Global investment in clean energy must reach $515 billion per year by 2030 — triple that of last year’s investment — in order to avoid “the catastrophic impact of climate change,” according to a report from the World Economic Forum and New Energy Finance. Released this morning in Davos, the 56-page document, “Green Investing: Towards a Clean Energy Infrastructure,” is the first such report to come out of a climate change project mandated by investors at last year’s meeting.
The report identifies eight emerging clean energy sectors with large-scale generating capacity expected to figure prominently in the world’s energy system by 2050, even if fossil fuels continue to power a substantial portion of the grid: onshore and offshore wind, solar thermal and photovoltaics, municipal solar waste-to-energy, sugar-based ethanol, cellulosic and next-generation biofuels, and geothermal power. Wind represents the most mature clean energy technology, while solar has the fastest growth.
The authors — Max von Bismarck and Anuradha Gurung of the World Economic Forum, and Chris Greenwood and Michael Liebreich of New Energy Finance — also note that investing in energy efficiency could produce returns in the range of 17 percent or more. Efficiency, plus carbon capture and storage, smart grids and energy storage technology represent four key enablers for the transition to a clean energy system.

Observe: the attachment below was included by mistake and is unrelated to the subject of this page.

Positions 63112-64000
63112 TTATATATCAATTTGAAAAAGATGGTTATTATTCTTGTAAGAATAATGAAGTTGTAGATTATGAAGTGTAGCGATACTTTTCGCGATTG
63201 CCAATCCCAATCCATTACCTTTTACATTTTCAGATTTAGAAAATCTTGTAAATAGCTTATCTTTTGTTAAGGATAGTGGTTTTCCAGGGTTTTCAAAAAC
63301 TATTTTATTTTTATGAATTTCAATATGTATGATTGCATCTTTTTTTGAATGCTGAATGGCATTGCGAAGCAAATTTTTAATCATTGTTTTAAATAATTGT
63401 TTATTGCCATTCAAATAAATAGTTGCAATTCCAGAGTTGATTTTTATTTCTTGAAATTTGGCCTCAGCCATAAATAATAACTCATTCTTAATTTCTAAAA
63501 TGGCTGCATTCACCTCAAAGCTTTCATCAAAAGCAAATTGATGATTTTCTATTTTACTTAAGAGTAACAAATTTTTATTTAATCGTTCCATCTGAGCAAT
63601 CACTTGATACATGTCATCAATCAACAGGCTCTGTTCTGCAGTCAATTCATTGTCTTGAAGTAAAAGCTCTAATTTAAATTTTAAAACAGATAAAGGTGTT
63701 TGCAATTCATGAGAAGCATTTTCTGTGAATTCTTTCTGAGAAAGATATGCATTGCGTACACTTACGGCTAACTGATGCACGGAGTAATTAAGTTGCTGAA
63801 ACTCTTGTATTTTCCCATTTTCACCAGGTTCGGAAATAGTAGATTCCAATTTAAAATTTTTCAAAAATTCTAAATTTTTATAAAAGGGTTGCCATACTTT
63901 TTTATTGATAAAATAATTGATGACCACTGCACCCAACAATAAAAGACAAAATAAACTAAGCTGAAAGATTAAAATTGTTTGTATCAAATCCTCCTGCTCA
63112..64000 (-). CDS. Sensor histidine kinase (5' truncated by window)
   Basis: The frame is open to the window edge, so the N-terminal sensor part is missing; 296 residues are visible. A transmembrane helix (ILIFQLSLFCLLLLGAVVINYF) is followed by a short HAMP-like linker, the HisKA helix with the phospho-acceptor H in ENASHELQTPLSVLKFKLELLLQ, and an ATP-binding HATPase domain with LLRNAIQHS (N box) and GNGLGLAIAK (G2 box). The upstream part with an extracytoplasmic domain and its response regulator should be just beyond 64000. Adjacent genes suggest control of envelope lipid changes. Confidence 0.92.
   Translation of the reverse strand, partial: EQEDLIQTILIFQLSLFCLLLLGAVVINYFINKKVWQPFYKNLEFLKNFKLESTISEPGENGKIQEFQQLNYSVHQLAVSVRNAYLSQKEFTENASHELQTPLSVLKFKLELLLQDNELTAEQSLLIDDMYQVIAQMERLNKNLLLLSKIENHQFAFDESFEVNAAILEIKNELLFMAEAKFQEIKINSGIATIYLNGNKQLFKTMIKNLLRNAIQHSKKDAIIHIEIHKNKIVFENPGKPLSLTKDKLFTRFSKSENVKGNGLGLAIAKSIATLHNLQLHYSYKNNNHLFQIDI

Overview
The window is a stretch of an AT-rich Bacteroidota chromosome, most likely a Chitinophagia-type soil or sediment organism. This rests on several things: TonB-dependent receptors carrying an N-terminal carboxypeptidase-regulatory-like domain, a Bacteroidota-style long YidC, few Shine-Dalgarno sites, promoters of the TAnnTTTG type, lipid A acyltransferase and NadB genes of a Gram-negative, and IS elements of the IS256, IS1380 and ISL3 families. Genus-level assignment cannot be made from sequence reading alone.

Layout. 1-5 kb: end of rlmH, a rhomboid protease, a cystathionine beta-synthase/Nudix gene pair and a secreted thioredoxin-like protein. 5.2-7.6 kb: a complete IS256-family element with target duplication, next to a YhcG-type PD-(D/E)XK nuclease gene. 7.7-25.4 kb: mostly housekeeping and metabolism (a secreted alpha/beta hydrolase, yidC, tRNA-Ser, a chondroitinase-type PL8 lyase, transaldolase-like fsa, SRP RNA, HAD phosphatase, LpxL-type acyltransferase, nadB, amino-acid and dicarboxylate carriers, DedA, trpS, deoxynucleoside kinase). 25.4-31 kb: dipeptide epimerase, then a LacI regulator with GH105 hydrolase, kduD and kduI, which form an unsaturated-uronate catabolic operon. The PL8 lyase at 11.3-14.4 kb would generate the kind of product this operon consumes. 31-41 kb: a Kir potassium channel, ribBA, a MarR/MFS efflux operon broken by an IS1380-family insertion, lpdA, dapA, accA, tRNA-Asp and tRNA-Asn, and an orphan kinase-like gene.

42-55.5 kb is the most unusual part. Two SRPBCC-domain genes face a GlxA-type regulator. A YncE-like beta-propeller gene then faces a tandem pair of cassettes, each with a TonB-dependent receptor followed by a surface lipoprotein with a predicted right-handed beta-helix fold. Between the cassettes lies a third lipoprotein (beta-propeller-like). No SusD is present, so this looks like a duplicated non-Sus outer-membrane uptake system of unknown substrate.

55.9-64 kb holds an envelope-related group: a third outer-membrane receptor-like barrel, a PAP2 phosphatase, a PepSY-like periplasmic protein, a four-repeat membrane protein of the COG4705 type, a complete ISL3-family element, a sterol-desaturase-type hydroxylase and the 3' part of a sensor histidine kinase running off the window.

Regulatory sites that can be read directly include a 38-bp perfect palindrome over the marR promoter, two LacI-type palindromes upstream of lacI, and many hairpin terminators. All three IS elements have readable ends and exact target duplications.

In 2008, private investors poured a record-breaking $155 billion into clean technology. Over the next 18 months, President Barack Obama wants to inject $54 billion into renewable energy as part of a larger economic stimulus plan — but that’s a onetime investment. Without question, reaching the Davos investment target will be no easy task. While the report authors argue that every stimulus package should push the cleantech ball forward (with support for educating a new generation of engineers and rolling out a fully digital power grid, for example), they see a necessary partnership between the private and public sectors:
Policy-makers need to build frameworks which enable corporations and investors to make good returns by squeezing carbon out of the world’s economy. And investors need to understand the scale and nature of the investment opportunity presented by the world’s one-time shift to low-carbon energy.
At the very time when commentators are branding green investing as a luxury the world cannot afford, enormous investment in the world’s energy infrastructure is required in order to address the twin threats of energy insecurity and climate change. Waiting for economic recovery, rather than taking decisive action now, will make the future challenge far greater. As the cost of clean energy technologies decreases and policy support is put in place, the shape of the eventual energy system is emerging. But the investment demand is substantial. Despite the recent turmoil, the world’s financial markets are up to the financing challenge, but they will need continued action from the world’s policy-makers and leading corporations.